Congratulations to Sean Nee for writing a most readable and informative review of Tim Friend's book on the untold story of the archaea. This features in large measure the research of Carl Woese, who has identified the archaea as the third domain of life (alongside bacteria and eukaryotes). "Woese pulled all the evidence together and made the intellectual leap that is now accepted: there is a third domain of life - the archaea. All of this is told, and much more."
For some of us, it is the "much more" that gives this story a special fascination. Not mentioned in the review, but essential to understanding Woese's contribution, is the claim that horizontal gene transfer was extensive in life's early history. Freeman Dyson draws attention to this in a recent essay: "Evolution was a communal affair, the whole community advancing in metabolic and reproductive efficiency as the genes of the most efficient cells were shared. Evolution could be rapid, as new chemical devices could be evolved simultaneously by cells of different kinds working in parallel and then reassembled in a single cell by horizontal gene transfer."
Consequently, Woese is known as someone who questions the role of Darwinism in the early earth. Here is Dyson again: "He presents evidence that Darwinian evolution does not go back to the beginning of life. When we compare genomes of ancient lineages of living creatures, we find evidence of numerous transfers of genetic information from one lineage to another. In early times, horizontal gene transfer, the sharing of genes between unrelated species, was prevalent. It becomes more prevalent the further back you go in time." Darwinism is perceived as a reductionistic approach which fails to do justice to appreciating and understanding complexity. Dyson writes: "Woese's main theme is the obsolescence of reductionist biology as it has been practiced for the last hundred years, with its assumption that biological processes can be understood by studying genes and molecules. What is needed instead is a new synthetic biology based on emergent patterns of organization."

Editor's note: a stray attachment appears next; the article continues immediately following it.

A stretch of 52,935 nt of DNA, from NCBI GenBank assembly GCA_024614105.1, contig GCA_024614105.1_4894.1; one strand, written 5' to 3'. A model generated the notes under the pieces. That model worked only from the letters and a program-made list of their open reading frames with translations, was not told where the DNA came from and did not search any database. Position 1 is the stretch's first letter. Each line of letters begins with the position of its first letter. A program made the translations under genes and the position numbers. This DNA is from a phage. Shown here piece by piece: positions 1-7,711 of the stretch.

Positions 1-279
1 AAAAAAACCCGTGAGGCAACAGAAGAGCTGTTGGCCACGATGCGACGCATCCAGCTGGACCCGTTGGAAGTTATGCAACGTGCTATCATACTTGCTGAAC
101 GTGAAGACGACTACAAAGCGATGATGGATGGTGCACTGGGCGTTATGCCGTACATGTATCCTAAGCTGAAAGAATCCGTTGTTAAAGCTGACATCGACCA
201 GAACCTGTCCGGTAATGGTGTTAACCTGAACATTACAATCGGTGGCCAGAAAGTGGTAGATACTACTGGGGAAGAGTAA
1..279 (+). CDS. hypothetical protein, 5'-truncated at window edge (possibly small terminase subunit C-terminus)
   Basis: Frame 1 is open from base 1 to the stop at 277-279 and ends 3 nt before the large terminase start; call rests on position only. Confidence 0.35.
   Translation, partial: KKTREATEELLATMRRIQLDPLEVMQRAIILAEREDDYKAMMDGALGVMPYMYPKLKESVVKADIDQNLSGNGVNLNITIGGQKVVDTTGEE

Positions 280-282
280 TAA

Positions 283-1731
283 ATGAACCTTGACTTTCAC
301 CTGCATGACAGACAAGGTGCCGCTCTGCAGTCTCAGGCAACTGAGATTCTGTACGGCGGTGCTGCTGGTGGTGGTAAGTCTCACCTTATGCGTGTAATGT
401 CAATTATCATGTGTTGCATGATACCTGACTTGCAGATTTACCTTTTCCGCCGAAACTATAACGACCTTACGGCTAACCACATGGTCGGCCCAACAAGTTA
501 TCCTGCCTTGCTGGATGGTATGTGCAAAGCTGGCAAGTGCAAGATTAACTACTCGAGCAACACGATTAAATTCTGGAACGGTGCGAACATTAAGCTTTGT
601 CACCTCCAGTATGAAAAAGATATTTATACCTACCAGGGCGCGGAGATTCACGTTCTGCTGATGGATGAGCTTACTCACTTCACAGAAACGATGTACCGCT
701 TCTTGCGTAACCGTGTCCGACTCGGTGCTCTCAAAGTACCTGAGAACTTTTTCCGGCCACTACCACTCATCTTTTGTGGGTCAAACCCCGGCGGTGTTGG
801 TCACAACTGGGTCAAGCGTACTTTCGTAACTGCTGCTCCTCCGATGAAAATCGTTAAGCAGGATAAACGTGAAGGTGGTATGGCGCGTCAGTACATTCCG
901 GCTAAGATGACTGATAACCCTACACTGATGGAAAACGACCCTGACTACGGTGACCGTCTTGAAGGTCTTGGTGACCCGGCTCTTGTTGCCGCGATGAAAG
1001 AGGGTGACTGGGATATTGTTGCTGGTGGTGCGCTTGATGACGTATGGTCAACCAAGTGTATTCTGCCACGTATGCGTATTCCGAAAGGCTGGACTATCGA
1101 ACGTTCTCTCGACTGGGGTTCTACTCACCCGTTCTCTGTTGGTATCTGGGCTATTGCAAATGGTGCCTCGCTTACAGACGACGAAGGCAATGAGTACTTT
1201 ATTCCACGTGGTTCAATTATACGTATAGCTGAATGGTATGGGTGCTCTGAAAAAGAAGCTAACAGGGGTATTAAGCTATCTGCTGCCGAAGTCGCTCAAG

Perhaps these issues were too controversial to go into a review in Nature. Nevertheless, Nee does slip in this comment: "It is probably no coincidence that Oxford's most famous popular writer on biology, Richard Dawkins, notoriously gave only a single page to the third domain of life in his take on biodiversity, The Ancestor's Tale, apparently more interested in things like cabbages." With his strong stance on the logical imperative of neodarwinism, it is understandable that Dawkins is not aligning himself with Woese's opposition to reductionism in biology, nor his rejection of Darwinism prior to the appearance of bacteria, archaea and eukaryotes.
With the proviso that "new ways of thinking" should include ID, we can let Dyson have the last word: "The reductionist physics and the reductionist molecular biology of the twentieth century will continue to be important in the twenty-first century, but they will not be dominant. The big problems, the evolution of the universe as a whole, the origin of life, the nature of human consciousness, and the evolution of the earth's climate, cannot be understood by reducing them to elementary particles and molecules. New ways of thinking and new ways of organizing large databases will be needed."
Introducing the extremophiles
Nature, 448, 413-414 (26 July 2007) | doi:10.1038/448413a
BOOK REVIEWED-The Third Domain: The Untold Story of Archaea and the Future of Biotechnology, by Tim Friend, Joseph Henry Press: 2007.
First para: Envy the achievement of Carl Woese, who announced his discovery of the third domain of life on Earth a mere 30 years ago. Marvel at the fact that most people are unaware of this three-domain understanding of biodiversity. Admire the journalist Tim Friend who resigned from the newspaper USA Today to write this superb book introducing the public to the third domain. Buy it and enjoy the personalities, the adventures, the drama and the science too, all presented in an admirable mix that is a terrific read.
Dyson, F., Our Biotech Future, The New York Review of Books, Volume 54, Number 12, July 19, 2007.
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